Over a century later, a new generation of astronomers sought to use the 1874 and 1882 pair of Venus transits to refine the value of 1 AU. This time around, reigning astronomical superpowers France and England weren’t the only nations mounting expeditions for the event. Austria, Belgium, Brazil, Denmark, Germany, Italy, Mexico, the Netherlands, Portugal, Russia, and the United States all joined in the international effort, though it was far from the organized enterprise we see in international cooperatives today.

A new technology was also on hand for this set of 19th century transits: photography. Most astronomers felt their photographic recording wasn’t good enough to provide accurate measurements. Only the American astronomers felt the 200 photographs they took during the 1874 transit were promising enough to try again in 1882.

The 1882 transit was visible in the United States, and the U.S. Naval Observatory produced nearly 1,400 photographs. Though a striking record, these and other images gathered from other sites around the world did little to perfect the standing value of 1 AU. American astronomer William Harkness studied the 1874 and 1882 photographs and came up with a value of 92,797,000 miles (149,342,295) give or take 59,700 miles for 1 AU. This was better, but it still wasn’t accurate enough. The black drop effect remained; perfect Earth-based observations can never be free from the distorting effects of the atmosphere.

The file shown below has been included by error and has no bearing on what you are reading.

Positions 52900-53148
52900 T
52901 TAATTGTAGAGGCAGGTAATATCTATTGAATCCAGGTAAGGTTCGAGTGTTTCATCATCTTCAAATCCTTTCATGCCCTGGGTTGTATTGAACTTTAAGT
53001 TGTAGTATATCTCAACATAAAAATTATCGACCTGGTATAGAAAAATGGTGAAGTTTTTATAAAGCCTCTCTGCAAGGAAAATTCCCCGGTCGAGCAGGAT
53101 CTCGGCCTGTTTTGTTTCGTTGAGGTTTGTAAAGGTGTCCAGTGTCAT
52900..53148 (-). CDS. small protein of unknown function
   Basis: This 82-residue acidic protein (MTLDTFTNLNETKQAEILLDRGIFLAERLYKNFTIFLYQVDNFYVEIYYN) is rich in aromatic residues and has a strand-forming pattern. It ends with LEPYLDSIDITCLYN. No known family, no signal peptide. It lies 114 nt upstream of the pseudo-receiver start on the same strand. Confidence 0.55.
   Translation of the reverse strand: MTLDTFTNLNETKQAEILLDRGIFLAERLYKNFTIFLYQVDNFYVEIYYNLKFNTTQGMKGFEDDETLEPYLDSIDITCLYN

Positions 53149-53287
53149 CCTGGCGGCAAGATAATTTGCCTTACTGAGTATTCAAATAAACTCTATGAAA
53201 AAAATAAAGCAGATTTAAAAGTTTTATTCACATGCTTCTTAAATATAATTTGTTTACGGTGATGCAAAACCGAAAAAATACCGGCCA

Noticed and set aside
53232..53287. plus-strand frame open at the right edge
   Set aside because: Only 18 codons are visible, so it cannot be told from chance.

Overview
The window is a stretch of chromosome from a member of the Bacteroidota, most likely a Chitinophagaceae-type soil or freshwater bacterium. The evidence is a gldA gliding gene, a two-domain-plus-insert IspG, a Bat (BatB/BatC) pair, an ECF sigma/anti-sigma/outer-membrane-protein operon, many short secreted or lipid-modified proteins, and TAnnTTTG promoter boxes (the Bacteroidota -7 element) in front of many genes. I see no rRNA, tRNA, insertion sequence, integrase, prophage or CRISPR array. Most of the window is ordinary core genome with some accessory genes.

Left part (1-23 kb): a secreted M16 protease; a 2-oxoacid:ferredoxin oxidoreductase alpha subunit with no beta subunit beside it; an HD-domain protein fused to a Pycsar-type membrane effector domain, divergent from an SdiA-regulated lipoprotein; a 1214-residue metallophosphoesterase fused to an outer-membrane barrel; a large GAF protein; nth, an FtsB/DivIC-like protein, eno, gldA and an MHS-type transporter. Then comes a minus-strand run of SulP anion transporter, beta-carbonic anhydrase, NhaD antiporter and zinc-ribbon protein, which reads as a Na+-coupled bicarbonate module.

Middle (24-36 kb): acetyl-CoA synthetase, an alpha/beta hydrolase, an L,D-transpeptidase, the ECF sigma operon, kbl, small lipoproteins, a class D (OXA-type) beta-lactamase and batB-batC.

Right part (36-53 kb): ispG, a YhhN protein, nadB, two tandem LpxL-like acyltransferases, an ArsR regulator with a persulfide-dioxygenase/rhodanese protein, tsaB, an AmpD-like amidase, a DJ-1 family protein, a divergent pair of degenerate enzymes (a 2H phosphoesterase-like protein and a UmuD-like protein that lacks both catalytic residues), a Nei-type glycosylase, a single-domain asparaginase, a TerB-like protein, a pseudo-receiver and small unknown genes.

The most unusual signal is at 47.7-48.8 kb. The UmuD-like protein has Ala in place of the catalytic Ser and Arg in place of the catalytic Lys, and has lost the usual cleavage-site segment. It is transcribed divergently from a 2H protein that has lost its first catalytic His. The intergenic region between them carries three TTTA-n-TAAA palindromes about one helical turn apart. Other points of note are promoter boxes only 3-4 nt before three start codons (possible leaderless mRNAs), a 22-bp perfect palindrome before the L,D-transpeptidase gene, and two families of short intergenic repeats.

New Technologies, New Goals

Venus begin its transit as seen by NASA's TRACE satellite on June 8, 2004. Credit: NASA/TRACE

Venus begin its transit as seen by NASA's TRACE satellite on June 8, 2004. Credit: NASA/TRACE

Space age technology made short work of the quest to find the value of 1 AU. Radio telemetry from space probes and radar measurements have yielded the value of 92,955,807.273 miles (149,597,870.700 kilometres), give or take about 100 feet. But just because this one big question has been answered doesn’t mean the 2004 and 2012 transits have to break the tradition of astronomers using the event to further our understanding of the Universe around us. This generation just has a very different goal in mind. Instead of measuring our Solar System, this pair of transits is helping astronomers measure the atmospheres of exoplanets.

2004 was the first transit since quantitative astronomical spectroscopy was invented, and astronomers took the opportunity to make detailed spectroscopic measurements of Venus’ upper atmosphere. Spectroscopy, which came onto the astronomical scene in the first half of the 20th century, allows astronomers to determine the chemical composition of a planet’s atmosphere. As sunlight passed through Venus’ atmosphere, the gases absorbed light at certain known wavelengths. The light that reached Earth had an absorption spectrum that astronomers read to find exactly what makes up the planet’s atmosphere.